The Democratic primary results included an easy victory by a two-to-one majority of Mr. Cuomo over progressive candidate Cynthia Nixon who receive approximately 31%. The results of six primary races for democratic senate seats held by former members of the Independent Democratic Caucus (IDC) prove the power of the progressive and democrat parties over the IDC with five of the six losing in primaries including former head of the IDC, Jeff Klein. The only survivor was Staten Island Senator Diane Savino. The caucus’ existence had been threatened last year in a law suit and with primary challenges both of which were successful. Prior to the end of session IDC members rejoined the democratic majority in the Senate but that did not defuse the anger of democrats and the progressive movement. Until more is known of who turned out to vote and the percentage of eligible voters who participated drawing conclusions with wider implications if difficult. Recall, Mayor De Blasio won with only 17% of eligible voters casting ballots.

The successes of the progressive party suggest a revival of the “Liberal” party which attracted so few votes in past the party lost its line on the ballot. Without a detailed analysis of who turned out, the results might suggest new alignments of political factions motivated in part by the unpopularity of Pres. Trump – not unusual for New York – and the support of progressive candidates by public sector unions left with enough firepower following the Supreme Court’s Janus decision but that may eventually deprive them membership, money and influence.

This wave of progressive victories began with an unknown, Ocasio-Cortez’s, defeat of congressman Joe Crowley a democratic regular on the short list for speaker. That district includes parts of the Bronx and Queens, the racial and ethnic composition of which has changed dramatically in the past ten years.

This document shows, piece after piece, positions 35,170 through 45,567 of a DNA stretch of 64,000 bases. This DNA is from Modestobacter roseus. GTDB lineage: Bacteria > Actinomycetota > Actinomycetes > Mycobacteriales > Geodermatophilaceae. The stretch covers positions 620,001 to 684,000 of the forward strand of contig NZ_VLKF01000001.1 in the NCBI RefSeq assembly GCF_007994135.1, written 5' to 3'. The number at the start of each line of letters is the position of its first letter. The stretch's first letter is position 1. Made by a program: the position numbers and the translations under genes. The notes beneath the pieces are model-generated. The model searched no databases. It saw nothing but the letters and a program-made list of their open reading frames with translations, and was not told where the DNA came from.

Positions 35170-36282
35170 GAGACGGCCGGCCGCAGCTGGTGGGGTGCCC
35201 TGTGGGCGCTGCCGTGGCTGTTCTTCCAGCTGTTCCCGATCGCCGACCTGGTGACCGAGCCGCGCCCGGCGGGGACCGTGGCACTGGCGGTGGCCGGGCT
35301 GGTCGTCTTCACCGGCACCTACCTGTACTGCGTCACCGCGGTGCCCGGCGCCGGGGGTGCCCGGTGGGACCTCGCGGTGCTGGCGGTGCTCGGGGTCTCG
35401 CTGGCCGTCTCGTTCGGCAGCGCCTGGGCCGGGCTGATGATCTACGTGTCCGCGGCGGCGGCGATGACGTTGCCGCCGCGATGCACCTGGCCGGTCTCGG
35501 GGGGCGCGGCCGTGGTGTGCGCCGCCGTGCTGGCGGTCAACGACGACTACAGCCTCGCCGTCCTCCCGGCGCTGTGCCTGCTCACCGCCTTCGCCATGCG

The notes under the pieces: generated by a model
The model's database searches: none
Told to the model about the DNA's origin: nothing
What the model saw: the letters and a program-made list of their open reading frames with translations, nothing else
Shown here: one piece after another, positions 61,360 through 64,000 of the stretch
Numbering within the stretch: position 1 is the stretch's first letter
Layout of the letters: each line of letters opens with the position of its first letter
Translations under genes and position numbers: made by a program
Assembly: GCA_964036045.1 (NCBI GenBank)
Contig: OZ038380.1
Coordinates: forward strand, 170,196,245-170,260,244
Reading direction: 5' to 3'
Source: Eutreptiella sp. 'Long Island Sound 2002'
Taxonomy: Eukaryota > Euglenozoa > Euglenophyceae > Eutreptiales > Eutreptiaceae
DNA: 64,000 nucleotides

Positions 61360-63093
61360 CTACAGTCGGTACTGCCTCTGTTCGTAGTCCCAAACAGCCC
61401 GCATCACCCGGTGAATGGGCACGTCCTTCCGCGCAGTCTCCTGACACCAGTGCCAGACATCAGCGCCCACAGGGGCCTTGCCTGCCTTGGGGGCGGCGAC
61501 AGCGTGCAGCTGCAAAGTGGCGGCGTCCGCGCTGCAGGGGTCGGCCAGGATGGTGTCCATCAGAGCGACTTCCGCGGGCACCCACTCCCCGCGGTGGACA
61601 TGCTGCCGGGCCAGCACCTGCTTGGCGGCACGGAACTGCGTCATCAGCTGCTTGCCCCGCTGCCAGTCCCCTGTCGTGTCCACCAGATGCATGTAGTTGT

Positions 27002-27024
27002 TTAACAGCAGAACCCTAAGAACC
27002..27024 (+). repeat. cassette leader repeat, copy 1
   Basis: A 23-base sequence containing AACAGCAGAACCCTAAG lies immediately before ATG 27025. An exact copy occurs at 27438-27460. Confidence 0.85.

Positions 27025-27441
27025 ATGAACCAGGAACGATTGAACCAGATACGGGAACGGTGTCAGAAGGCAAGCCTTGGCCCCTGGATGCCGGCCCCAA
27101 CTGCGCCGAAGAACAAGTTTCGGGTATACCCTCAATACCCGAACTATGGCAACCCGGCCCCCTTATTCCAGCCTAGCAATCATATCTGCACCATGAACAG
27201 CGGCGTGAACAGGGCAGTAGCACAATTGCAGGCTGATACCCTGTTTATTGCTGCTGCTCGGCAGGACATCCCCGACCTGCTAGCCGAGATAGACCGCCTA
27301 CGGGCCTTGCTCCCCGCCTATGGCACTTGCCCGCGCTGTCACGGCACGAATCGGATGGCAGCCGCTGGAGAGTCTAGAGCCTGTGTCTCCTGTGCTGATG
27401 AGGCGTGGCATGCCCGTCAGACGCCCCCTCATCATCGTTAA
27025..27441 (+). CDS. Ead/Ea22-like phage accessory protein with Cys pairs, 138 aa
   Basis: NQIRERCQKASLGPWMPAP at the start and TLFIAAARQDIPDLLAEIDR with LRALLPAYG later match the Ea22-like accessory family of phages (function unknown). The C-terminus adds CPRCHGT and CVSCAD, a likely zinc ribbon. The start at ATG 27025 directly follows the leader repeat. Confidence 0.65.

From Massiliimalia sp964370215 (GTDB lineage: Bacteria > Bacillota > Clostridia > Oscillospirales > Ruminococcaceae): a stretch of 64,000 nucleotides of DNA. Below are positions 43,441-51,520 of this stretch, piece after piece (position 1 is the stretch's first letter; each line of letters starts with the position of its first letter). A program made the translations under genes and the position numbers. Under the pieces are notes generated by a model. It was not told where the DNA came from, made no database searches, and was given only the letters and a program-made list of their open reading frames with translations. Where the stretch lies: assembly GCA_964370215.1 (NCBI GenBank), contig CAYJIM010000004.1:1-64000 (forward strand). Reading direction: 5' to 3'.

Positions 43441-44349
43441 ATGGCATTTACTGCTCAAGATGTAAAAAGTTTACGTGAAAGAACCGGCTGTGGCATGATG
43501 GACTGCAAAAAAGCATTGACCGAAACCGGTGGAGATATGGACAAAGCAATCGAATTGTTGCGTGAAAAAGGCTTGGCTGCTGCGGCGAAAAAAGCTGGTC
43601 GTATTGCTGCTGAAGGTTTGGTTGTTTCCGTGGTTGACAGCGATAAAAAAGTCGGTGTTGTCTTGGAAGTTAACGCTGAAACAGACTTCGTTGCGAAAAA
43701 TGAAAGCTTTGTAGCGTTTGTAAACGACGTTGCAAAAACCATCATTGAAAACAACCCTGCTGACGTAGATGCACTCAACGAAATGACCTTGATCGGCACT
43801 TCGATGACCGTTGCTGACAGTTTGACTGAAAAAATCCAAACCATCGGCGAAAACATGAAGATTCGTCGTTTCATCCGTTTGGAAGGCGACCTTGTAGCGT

A bromide confirmed by observation holds the way to unite fractious groups is to provide a common enemy. Gov. Cuomo in his State of the State message in 2010 clearly stated his hostility to the current educational establishment naming himself the leader of a reform movement – he would be the pupils lobbyist, promising to place a sign on his door – and placing a rather large bull’s eye on his back. His support of progressive legislation may have co-opted their issues but the fuse had been lit by Bernie Sanders in his 2016 challenge to Hillary Clinton, whose politics were not far enough left. Who knew.

The benefits of incumbency are name recognition, *large war chests, support of traditional allies and weak oppositional candidates. The progressive challengers in addition to lacking these did not appear aggressive, original, substantive or that interested at all, suggesting the underlying support of various factions, low turn-out in primaries generally and “common enemy syndrome” worked in their favor. *Where the money came from requires a trip into the weeds called the Board of Elections.

Democrats, and especially Progressives, have co-opted more traditional candidates in either party by choosing new comers, minorities, former military figures, women, not heretofore associated with typical candidates in either party. Remember Obama and the dems enjoyed overwhelming advantages to secure passage of ACA by congressional candidates moving to the right or center to unseat republicans who had been in the majority.

This does not bode well for republican control of the NYS senate but as Mark Twain is supposed to have said, “it is impossible to predict anything, especially the future.”